Monday, 27 June, 2022
HomeIndiaGovernanceHow women in Iran are dancing their way to an online revolution

How women in Iran are dancing their way to an online revolution

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Women in Iran are defying authorities and posting videos on Instagram in violation of the strict social codes.

New Delhi: Eighteen-year-old gymnast Maedeh Hojabri would have been just another Internet celebrity in most other parts of the world, but in Iran, she has unwittingly become the face of rising dissent.

The teenager was one of many detained by authorities for posting videos on Instagram that were seen to be in violation of the Islamic republic’s strict social codes.

Hojabri’s videos, one of which has close to one million views, show her dancing in her room to Iranian and Western music. In some, she can be seen without a headscarf, swaying to songs by popular Western artists like Justin Bieber. Before her account was suspended, she was reported to have more than 600,000 followers.

Iranian law prohibits public dancing even as the use of headscarf in public is mandatory for women.

‘Forced’ confessions

Soon after Hojabri’s reported detention, Iranian state TV Saturday showed a young woman, with her face blurred, crying and explaining her reasons for posting the video.

According to media reports, the video was of Hojabri admitting to breaking social norms and clarifying that “it wasn’t for attracting attention” and that she did not have “any intention to encourage others doing the same”.

Activists called these forced confessions, saying it’s a tactic often used by Iranian authorities to justify crackdowns.

History repeating itself

This is not the first time that young people in Iran have been caught in the war between religious hardliners and liberals demanding more social freedoms in the country.

In 2014, authorities sentenced six men and women to suspended six-month prison sentences and 91 lashings for a video in which they could be seen dancing to Pharrell Williams’ song ‘Happy’ on the rooftops of Tehran.

After their arrest, Iranian state TV had shown a similar video in which the group confessed to voluntarily filming the ‘Happy’ dance video. Earlier, the detainees had stated that they were unaware of the production and had been tricked into participating.

And just like the case of Hojabri, their faces were not shown.

In February this year, Shaparak Shajarizadeh was arrested for waving her headscarf on a stick in Gheytarieh, a north Tehran neighbourhood. She received a 20-year sentence Sunday.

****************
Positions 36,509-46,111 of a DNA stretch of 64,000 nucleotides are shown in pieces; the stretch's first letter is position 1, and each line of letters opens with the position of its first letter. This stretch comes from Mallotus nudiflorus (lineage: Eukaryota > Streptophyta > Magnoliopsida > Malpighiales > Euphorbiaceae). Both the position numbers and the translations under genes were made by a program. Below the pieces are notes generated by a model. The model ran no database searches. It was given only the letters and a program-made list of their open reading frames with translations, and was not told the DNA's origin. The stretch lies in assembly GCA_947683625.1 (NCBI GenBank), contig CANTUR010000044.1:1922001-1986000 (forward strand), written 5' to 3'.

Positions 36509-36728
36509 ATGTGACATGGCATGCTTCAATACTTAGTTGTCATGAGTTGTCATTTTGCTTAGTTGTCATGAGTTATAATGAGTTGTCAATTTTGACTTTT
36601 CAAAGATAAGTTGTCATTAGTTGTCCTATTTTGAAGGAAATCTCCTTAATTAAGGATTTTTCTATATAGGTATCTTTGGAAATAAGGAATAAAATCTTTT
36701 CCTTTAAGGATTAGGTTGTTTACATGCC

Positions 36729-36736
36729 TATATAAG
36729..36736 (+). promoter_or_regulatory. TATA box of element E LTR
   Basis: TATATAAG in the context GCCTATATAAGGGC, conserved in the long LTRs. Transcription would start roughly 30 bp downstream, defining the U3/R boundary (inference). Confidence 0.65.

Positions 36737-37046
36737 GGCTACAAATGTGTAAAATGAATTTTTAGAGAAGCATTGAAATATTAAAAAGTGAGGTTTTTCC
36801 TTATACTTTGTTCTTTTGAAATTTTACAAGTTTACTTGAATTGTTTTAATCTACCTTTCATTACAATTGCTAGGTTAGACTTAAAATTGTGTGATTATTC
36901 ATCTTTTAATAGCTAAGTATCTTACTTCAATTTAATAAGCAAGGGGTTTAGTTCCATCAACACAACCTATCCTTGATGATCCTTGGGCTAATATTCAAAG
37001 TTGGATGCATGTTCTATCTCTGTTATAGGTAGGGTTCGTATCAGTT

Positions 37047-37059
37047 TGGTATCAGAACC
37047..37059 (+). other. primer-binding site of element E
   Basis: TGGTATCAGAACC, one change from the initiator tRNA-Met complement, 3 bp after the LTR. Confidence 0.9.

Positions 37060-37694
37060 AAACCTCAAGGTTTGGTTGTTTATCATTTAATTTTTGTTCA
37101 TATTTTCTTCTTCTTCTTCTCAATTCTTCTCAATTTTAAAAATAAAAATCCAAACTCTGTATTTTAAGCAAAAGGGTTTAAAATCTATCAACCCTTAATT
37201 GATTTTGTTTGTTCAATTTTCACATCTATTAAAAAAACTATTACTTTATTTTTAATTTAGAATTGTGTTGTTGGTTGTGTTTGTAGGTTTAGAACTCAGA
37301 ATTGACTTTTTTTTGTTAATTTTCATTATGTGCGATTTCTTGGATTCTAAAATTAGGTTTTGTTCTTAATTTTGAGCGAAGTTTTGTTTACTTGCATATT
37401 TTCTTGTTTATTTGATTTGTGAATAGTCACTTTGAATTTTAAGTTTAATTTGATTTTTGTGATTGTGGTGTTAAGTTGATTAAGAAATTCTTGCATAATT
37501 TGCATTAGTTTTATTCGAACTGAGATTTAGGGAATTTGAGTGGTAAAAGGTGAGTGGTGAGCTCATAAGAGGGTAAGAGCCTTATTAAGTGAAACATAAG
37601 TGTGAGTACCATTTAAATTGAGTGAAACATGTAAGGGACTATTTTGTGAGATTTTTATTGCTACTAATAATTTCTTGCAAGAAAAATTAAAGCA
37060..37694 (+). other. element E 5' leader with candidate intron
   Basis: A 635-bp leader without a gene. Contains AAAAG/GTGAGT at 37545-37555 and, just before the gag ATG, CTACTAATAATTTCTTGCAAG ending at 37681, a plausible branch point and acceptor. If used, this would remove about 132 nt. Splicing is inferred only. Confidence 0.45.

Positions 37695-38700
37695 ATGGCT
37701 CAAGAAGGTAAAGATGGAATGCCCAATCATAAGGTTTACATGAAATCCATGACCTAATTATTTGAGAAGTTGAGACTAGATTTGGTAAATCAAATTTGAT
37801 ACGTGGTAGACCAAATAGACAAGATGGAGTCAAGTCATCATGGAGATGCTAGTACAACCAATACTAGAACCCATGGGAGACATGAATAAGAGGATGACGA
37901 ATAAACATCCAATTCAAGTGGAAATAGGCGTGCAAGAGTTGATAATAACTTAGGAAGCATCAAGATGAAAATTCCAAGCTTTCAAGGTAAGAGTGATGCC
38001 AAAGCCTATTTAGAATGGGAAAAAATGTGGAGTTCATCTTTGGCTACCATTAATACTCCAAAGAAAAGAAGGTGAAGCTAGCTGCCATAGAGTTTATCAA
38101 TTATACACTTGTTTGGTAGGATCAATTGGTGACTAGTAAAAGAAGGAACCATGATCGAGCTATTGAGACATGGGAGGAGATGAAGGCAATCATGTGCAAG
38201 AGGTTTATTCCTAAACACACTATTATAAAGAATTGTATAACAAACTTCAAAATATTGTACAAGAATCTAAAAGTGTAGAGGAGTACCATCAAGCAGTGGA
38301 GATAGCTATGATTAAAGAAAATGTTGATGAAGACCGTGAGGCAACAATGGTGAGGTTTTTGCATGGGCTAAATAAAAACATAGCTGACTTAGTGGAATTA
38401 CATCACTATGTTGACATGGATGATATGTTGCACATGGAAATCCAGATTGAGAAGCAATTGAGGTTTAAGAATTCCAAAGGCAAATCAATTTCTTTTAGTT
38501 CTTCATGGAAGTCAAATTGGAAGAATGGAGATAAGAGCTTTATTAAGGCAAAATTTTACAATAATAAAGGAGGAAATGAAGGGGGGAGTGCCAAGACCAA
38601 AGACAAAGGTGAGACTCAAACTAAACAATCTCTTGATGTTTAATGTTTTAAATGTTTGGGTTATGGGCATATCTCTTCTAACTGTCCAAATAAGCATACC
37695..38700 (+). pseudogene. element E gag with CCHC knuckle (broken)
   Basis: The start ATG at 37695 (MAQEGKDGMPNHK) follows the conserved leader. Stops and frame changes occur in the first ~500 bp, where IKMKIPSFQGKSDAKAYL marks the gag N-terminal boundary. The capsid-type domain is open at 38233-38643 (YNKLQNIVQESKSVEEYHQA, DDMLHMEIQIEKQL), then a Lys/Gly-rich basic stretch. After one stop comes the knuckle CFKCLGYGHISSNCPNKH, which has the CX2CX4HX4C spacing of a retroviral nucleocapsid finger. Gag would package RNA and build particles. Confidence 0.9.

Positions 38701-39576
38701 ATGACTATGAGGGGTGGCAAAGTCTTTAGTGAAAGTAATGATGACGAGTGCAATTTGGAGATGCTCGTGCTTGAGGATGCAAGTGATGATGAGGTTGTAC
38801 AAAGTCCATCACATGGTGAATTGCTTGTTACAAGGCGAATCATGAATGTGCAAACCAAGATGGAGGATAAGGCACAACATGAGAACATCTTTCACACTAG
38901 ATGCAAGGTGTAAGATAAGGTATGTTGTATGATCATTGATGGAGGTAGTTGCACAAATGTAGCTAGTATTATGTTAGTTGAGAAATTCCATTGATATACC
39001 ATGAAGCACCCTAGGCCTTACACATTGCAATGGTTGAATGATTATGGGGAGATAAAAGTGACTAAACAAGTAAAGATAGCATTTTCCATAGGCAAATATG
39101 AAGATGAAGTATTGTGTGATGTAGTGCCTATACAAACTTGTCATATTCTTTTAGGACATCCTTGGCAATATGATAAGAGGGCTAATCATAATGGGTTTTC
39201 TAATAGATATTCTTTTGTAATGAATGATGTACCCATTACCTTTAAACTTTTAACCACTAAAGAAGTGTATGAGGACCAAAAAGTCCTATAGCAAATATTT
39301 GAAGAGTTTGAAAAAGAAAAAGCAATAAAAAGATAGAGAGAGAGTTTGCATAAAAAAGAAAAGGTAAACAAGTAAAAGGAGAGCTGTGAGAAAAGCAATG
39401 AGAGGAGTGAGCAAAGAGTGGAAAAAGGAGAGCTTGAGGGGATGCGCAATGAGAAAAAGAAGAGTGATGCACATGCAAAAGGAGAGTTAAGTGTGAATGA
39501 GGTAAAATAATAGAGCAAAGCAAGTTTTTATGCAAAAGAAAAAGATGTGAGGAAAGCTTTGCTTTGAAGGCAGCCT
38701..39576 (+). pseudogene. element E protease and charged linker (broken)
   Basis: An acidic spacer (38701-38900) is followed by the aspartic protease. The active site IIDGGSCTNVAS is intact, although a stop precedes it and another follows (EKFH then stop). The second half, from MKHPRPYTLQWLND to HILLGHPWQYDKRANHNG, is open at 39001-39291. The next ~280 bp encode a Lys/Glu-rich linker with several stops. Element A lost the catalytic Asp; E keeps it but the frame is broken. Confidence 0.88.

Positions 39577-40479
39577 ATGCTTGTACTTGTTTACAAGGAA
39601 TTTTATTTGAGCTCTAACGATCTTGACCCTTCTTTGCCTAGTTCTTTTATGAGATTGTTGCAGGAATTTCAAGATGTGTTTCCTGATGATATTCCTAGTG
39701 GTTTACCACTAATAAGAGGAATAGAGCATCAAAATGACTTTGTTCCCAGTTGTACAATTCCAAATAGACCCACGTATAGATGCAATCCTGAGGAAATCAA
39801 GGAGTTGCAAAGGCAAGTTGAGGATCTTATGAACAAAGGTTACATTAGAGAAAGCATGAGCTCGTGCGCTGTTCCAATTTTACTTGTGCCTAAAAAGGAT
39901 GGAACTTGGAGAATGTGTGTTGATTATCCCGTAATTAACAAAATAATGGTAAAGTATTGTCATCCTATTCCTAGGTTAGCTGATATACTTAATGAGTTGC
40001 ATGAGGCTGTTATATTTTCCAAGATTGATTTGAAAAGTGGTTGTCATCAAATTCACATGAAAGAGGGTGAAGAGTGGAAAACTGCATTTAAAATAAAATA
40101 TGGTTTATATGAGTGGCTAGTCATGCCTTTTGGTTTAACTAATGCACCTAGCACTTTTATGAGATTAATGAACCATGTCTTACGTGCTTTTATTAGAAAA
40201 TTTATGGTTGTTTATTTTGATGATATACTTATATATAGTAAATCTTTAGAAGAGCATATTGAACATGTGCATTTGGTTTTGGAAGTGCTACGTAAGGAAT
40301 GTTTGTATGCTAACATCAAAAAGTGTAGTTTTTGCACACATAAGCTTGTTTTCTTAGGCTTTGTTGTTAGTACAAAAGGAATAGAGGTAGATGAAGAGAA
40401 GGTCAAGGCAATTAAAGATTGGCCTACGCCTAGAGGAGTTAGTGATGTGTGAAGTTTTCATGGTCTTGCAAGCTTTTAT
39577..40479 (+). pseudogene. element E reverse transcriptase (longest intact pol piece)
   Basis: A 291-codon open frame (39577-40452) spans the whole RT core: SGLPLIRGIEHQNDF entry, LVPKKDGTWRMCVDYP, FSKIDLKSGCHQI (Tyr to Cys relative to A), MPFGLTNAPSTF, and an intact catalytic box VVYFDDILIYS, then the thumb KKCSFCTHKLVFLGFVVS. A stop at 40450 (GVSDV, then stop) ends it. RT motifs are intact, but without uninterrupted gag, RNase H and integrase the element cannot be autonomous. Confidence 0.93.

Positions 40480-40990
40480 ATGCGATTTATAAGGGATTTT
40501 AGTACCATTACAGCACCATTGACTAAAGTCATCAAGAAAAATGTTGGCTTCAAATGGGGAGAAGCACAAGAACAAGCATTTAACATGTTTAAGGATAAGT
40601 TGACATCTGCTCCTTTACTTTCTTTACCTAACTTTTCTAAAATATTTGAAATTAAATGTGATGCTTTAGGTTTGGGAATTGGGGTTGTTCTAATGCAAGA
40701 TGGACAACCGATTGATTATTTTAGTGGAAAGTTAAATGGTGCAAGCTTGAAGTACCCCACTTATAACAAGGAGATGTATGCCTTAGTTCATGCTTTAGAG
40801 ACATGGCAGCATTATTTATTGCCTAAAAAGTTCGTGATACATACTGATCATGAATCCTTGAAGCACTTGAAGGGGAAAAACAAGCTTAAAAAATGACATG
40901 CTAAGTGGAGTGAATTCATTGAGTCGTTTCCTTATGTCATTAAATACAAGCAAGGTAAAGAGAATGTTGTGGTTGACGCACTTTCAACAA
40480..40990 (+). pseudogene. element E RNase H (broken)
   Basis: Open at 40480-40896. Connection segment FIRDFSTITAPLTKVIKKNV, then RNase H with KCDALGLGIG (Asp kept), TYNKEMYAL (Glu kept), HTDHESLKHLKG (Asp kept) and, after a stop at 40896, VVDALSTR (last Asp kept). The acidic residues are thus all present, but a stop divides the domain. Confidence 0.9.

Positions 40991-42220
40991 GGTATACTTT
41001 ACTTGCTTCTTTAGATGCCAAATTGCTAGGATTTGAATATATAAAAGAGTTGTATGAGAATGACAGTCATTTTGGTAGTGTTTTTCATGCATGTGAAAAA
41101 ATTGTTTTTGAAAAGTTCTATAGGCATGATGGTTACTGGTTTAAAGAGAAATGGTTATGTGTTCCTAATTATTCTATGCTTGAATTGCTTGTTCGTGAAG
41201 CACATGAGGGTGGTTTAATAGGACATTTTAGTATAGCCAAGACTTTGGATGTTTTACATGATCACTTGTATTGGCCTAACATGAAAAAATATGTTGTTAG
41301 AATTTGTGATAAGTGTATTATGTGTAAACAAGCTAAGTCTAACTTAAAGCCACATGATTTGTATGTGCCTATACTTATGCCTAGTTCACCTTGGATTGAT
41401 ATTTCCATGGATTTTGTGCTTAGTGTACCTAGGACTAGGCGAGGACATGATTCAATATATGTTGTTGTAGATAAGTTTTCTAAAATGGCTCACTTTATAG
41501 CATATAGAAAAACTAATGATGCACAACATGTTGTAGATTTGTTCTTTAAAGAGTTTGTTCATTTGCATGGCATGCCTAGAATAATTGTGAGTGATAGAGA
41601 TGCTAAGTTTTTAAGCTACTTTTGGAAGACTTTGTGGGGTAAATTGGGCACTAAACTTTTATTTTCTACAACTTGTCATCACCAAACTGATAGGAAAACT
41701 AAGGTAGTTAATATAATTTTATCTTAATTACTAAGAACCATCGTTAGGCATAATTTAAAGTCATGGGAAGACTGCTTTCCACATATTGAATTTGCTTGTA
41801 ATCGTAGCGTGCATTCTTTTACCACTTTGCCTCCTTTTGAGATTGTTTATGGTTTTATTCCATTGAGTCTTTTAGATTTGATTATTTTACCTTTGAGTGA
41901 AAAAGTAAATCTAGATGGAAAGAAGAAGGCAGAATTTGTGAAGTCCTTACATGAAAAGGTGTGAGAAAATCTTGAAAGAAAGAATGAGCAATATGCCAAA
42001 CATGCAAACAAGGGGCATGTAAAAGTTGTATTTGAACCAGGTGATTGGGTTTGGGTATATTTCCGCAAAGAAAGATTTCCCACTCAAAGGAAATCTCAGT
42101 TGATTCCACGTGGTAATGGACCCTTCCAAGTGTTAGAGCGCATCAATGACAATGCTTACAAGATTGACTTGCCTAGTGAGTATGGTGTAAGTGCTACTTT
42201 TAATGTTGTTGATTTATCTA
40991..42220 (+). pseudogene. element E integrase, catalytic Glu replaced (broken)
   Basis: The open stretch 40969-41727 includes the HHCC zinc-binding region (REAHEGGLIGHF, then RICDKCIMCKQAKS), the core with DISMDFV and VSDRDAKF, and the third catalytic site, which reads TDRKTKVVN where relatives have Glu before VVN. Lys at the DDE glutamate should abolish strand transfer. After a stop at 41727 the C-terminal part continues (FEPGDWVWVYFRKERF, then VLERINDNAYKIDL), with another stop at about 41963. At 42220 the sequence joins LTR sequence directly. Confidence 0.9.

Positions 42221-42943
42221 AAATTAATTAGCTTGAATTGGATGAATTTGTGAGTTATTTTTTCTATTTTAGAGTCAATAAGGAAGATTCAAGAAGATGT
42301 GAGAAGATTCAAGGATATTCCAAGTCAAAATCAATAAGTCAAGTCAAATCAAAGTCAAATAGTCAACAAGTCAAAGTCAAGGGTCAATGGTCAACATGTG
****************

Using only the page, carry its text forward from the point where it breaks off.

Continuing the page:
A dance of solidarity

Reihane Taravati, a Tehran-based fashion photographer, who was a member of the group detained in 2014, spoke out against this pattern of injustice.

“You arrested me for being #Happy when I was 23. Now you arrest #MaedehHojabri and she is only 18! What will you do to the next generation?” she wrote on Twitter.

Since the news of Hojabri’s arrest went viral, many other Iranian women have begun sharing their own videos and messages using the hashtag #dancing_isn’t_a_crime as a mark of solidarity and protest.

“If you are a woman in Iran and you dance or sing or show your hair then you are a criminal. If you want to enjoy your true self, you have to brake (sic) the laws every day,” tweeted Iranian activist and TV journalist Masih Alinejad. She is also the founder #WhiteWednesdays, a movement which saw women protesting against oppressive laws by posting pictures and videos of themselves without their hijabs online.

“I’m dancing so that they [the authorities] see and know that they cannot take away our happiness and hope by arresting teenagers and (girls like) Maedeh,” said one supporter in a tweet translated by BBC.

Breaking the internet

In retaliation to these social media activities, the Iranian authorities have found a new enemy of the state – the internet.

The police have stated that they have plans to shut down similar accounts on Instagram, and the judiciary is currently formulating regulations that may severely limit, or completely block the website altogether.

The government has already blocked some messaging applications like Telegram. Earlier in January this year, Iran’s Supreme Leader Ayatollah Ali Khamenei met with “cyberspace experts” to discuss challenges that the internet poses to the country’s leadership.

The secretary of the influential Guardian Council, Ayatollah Ahmad Jannati, has relayed Khamenei’s stand in the past, having reportedly said in a joint session of the Assembly of Experts on 25 January that “cyberspace is a curse threatening our lives”.

“I have already said that it is impossible to totally block the internet, but we can slow it down,” he added.

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